SEVILLE – Andalucia is facing an extraordinary drought that mainly affects the Guadalquivir basin. In 2021, only 50% of the precipitation considered normal fell in the main water reservoir of this southern Spanish region.
The low rainfall recorded throughout the year has exacerbated the drought situation over the months. Only in the latter part of the year were abundant rains from the Atlantic able to mitigate this situation somewhat. In five days, about 10% of the rainfall for the entire year was concentrated.
The region is thus saying goodbye to the year in which also the record for the maximum temperature of the past five years was broken twice. In addition, there were increasing periods of extreme heat and extraordinary drought. These were the two main protagonists of the Andalucian meteorological year. Apparent symptoms of the climate emergency. This makes Andalucia one of the potentially most vulnerable regions to the effects of climate change.
An exceptionally dry spring and autumn
An analysis of measurements by AEMET’s main meteorological stations in Andalucia confirms the same pattern. After a relatively normal winter in terms of rainfall, with storm ‘Filomena’ bringing cold, rain, and snow, the spring and autumn of 2021 were exceptionally dry. The rains during these seasons represented about half the normal amount in most of the region.
During the climatic spring of 2021 (March 1 to May 31), precipitation made up only 50% of the average at key meteorological stations throughout the Guadalquivir Basin.
The city of Cádiz stood out during that period with 73% below usual rainfall records according to data from AEMET. Only the Mediterranean coasts and part of the interior of Granada were saved during that period, with precipitation within the mean values for the reference period between 1981 and 2010.
The data for the spring of 2021 perfectly portrays the picture that dominated the atmosphere of the peninsula from the end of February to the beginning of June. The dynamics of the arrival of isolated DANAs in the vicinity of the Iberian Peninsula is the cause of the rainfall imbalance in Andalusia. During the spring of 2021, there were many such storms and showers in the eastern half of Spain’s Mediterranean. It was different in the southern part.
The three months of the climatic autumn finally put the final touches on the drought situation throughout the region. Between September and November 2021, the main Andalucian monitoring points recorded an average of almost 64% water shortage compared to normal values. All main stations experienced severe shortages during one of the rainiest weather seasons of the year.
The capital of the province of Malaga registered less than 10% compared to normal. Cádiz and Huelva followed, with 23% and 28% respectively compared to normal values.
Long-term anticyclonic blockage
The extreme dryness of the climatic autumn is largely due to the prolonged anticyclonic blockade that shaped the peninsula’s atmosphere from September to mid-December. After the summer months, the Azores anticyclone was impenetrable to the passage of the Atlantic storms. It rained only in very isolated cases, with a single episode of general rainfall over the long weekend of November 1.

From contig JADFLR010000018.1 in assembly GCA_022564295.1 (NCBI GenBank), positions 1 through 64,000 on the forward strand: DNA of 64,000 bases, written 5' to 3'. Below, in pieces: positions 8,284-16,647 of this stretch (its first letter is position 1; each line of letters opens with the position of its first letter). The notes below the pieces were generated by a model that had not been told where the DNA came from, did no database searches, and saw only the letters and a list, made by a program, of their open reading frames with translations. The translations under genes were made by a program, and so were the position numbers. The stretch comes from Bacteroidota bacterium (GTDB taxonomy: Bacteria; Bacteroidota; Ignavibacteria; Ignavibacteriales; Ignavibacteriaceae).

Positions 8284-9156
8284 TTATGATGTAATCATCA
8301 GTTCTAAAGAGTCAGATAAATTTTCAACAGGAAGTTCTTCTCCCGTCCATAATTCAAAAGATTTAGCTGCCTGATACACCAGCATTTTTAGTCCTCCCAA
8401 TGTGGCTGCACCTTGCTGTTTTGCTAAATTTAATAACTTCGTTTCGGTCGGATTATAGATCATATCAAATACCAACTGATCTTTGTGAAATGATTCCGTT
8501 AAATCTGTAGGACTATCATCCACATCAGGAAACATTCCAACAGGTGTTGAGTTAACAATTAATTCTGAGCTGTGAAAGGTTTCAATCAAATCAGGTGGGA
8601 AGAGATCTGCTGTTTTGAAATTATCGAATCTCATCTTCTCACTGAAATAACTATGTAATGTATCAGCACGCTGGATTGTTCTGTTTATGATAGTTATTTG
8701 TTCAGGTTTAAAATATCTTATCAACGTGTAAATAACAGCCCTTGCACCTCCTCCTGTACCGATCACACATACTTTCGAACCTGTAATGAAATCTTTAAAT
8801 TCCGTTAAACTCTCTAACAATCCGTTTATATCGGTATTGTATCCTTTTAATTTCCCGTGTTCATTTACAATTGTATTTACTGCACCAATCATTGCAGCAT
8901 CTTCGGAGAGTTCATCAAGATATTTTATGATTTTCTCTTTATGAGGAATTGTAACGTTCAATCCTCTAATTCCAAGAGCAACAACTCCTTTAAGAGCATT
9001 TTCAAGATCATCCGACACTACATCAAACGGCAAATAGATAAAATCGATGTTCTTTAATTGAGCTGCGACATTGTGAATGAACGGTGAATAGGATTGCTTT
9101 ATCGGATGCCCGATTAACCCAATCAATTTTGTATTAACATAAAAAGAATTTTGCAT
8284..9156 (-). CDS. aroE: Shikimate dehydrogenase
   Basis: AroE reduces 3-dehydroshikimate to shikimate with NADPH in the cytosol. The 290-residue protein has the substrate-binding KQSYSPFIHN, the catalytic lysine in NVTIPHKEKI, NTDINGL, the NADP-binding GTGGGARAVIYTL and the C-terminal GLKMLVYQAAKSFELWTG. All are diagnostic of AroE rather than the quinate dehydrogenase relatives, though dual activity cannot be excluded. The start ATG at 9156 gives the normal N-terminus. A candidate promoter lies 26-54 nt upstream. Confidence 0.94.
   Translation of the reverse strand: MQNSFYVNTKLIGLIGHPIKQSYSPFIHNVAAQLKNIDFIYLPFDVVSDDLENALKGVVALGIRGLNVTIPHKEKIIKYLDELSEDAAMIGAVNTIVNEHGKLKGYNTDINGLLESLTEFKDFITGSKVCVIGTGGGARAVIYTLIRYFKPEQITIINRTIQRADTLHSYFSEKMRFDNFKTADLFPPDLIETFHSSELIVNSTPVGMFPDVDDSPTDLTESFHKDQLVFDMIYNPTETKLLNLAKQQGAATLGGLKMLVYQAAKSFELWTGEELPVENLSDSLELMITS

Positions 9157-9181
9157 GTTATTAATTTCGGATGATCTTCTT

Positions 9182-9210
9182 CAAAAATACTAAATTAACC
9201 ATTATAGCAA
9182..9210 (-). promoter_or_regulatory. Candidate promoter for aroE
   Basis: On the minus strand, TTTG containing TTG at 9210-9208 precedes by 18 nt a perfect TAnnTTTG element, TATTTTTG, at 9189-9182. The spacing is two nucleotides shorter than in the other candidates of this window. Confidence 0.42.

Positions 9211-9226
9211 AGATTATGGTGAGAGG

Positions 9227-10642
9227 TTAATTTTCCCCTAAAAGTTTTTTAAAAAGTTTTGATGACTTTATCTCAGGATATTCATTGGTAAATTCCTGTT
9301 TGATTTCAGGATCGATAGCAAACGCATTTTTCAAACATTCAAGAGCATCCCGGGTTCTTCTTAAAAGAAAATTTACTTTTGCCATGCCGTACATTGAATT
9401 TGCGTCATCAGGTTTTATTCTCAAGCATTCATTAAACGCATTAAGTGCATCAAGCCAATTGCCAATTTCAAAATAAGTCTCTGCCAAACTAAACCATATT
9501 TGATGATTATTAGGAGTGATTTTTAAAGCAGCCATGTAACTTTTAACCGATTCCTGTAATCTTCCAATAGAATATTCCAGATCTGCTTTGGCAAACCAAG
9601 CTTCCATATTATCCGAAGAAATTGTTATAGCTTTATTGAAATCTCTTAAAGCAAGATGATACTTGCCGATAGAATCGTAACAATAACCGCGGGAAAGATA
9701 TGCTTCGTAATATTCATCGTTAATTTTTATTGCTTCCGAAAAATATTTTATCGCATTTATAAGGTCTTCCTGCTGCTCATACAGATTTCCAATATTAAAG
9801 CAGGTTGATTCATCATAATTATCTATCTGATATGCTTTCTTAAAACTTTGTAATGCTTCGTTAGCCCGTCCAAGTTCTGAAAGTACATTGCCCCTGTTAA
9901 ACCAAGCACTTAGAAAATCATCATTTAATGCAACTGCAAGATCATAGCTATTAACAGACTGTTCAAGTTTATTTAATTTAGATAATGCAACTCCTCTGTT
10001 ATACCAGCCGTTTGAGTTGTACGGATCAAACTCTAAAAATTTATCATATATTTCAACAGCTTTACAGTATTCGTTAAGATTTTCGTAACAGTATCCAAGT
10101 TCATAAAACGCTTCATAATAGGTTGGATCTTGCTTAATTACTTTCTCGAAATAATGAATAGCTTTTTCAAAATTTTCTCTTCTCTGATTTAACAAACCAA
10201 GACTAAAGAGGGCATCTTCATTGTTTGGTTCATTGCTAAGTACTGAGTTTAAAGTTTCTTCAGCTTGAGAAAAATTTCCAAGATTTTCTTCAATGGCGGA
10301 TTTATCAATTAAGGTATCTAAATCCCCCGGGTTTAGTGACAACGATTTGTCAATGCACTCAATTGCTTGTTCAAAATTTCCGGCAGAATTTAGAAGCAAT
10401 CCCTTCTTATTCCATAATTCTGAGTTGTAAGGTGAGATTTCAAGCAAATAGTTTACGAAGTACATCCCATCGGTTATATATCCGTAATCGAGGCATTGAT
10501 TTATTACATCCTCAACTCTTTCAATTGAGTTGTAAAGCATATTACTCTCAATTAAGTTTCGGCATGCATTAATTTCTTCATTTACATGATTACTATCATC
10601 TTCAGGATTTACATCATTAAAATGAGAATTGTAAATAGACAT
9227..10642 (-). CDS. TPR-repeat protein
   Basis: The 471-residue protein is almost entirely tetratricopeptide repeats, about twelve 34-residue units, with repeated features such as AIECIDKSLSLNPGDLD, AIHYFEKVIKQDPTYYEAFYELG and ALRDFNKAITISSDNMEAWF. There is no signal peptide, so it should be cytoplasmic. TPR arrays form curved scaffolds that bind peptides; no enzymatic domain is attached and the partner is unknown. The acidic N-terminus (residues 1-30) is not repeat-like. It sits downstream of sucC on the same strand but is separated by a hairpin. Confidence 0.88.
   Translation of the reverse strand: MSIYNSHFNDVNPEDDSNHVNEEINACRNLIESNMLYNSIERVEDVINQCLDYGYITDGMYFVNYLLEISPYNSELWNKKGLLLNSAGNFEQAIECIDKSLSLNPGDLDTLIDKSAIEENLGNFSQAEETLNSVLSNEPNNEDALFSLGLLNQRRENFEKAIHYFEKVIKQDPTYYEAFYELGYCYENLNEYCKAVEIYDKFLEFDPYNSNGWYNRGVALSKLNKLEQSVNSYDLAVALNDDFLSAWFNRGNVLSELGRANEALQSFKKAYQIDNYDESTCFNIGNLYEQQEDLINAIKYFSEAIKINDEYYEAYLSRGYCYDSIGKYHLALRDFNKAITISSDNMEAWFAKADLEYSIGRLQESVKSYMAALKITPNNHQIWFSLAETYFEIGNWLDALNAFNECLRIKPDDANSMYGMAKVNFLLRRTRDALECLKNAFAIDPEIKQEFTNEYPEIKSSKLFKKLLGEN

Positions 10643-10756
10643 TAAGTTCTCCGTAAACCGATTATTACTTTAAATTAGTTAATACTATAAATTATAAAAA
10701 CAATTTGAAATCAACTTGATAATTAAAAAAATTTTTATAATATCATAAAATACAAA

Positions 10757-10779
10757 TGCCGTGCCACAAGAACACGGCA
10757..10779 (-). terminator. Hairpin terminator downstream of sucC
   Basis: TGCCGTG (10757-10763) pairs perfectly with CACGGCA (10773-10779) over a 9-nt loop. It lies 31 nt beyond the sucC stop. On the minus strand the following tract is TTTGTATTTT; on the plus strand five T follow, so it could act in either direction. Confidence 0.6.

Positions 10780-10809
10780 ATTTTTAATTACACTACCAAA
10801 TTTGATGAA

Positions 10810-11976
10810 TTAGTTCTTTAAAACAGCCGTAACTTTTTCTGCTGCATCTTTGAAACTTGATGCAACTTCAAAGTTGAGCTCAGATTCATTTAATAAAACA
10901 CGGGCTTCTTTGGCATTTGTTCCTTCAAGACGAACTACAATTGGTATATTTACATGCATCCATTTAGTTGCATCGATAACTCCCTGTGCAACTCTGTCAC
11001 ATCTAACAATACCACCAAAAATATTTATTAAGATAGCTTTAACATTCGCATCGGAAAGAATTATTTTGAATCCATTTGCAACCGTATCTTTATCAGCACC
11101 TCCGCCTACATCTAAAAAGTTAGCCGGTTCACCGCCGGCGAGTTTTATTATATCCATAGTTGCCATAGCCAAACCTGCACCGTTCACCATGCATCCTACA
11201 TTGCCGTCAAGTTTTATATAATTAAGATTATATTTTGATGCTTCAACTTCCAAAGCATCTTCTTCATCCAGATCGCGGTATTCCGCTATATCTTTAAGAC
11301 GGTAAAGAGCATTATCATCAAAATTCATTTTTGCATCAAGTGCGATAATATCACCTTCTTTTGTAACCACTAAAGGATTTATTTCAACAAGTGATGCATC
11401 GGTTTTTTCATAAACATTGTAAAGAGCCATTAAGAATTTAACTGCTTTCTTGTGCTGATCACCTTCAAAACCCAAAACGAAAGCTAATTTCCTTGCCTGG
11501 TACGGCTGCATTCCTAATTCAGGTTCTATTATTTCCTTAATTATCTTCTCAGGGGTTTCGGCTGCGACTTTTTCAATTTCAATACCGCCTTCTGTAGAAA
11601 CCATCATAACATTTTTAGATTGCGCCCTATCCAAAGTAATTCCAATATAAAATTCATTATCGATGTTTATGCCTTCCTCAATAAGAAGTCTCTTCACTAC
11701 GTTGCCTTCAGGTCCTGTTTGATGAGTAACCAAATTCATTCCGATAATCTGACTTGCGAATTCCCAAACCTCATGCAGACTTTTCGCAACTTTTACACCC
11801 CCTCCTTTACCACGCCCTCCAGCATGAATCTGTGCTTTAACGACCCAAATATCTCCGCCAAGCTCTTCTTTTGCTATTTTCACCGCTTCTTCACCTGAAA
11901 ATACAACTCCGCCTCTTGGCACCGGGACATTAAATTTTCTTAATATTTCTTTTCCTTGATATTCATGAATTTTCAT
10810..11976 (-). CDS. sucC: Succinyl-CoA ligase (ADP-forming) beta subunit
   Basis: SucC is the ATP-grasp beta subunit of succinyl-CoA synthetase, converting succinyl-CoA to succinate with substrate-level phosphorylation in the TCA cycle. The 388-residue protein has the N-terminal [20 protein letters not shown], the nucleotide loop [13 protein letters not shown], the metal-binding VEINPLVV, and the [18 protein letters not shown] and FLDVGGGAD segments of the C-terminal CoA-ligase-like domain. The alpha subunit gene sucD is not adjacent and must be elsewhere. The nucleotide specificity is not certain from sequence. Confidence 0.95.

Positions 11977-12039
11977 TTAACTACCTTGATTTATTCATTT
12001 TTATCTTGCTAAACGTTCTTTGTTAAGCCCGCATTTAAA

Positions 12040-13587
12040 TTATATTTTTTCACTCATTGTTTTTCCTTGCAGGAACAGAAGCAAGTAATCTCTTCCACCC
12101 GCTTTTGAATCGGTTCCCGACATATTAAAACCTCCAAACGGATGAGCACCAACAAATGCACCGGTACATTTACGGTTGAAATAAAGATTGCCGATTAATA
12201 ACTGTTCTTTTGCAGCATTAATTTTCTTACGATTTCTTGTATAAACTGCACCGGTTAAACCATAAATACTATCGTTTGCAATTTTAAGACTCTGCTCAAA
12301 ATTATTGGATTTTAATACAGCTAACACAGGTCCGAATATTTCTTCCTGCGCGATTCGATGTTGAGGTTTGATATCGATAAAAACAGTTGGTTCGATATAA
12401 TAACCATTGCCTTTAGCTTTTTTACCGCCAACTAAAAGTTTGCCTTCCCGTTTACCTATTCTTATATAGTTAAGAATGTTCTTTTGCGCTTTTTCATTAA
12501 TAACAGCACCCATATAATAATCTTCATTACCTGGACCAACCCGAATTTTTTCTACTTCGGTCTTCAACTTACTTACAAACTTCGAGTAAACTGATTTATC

Hydrological reserves at 31% of their total capacity
Due to the exceptionally dry nature of autumn, most of the region’s watersheds are in an emergency. The Guadalquivir Hydrographic Confederation (CHG) supplies 4.1 million inhabitants and had to identify on November 2 the extraordinary drought situation in 80% of its basin.
At the end of the year, Andalusian water reserves barely reached 31% of their total capacity. That is five points less than at the end of 2020 (36.4%) and 27% less than the average of water storage over the past 10 years.
Worrying situations of drought in the provinces of Córdoba and Jaén
The situation in the provinces of Córdoba and Jaén remains particularly worrying. The major reservoirs in the watershed contain less than 25% of the storage and represent 70% of the total.
The abundant rain at the end of the year was a major turning point for some districts. For example, the situation of the reservoirs in Seville is striking. They reached more than 50% of their capacity. Recovery of more than 5 points. The situation is similar in the Huelva basins of Tinto, Odiel and Guadiana. These reached half of their total reserves in December.
From ‘Filomena’ to the extreme heat of August
In addition to the lack of rain, 2021 has left a milestone in Andalucian meteorology. The effects of the storm Filomena overshadowed the beginning of the year. After that, Andalucia got its meteorological protagonist. Between August 13 and 16, a warm mass of Saharan origin left extreme heat records across the region.
Worst heat waves ever
On August 13, the minimum temperature at night was 30.2 degrees in the city of Jaén. Furthermore, during the day the mercury reached 47.4 degrees on August 14 in Montoro (Córdoba). That was a new national maximum temperature for the country. And along with Montoro, many other Andalucian places crossed the 45 and 46-degree barriers. They were the worst heatwaves in Spain since records began.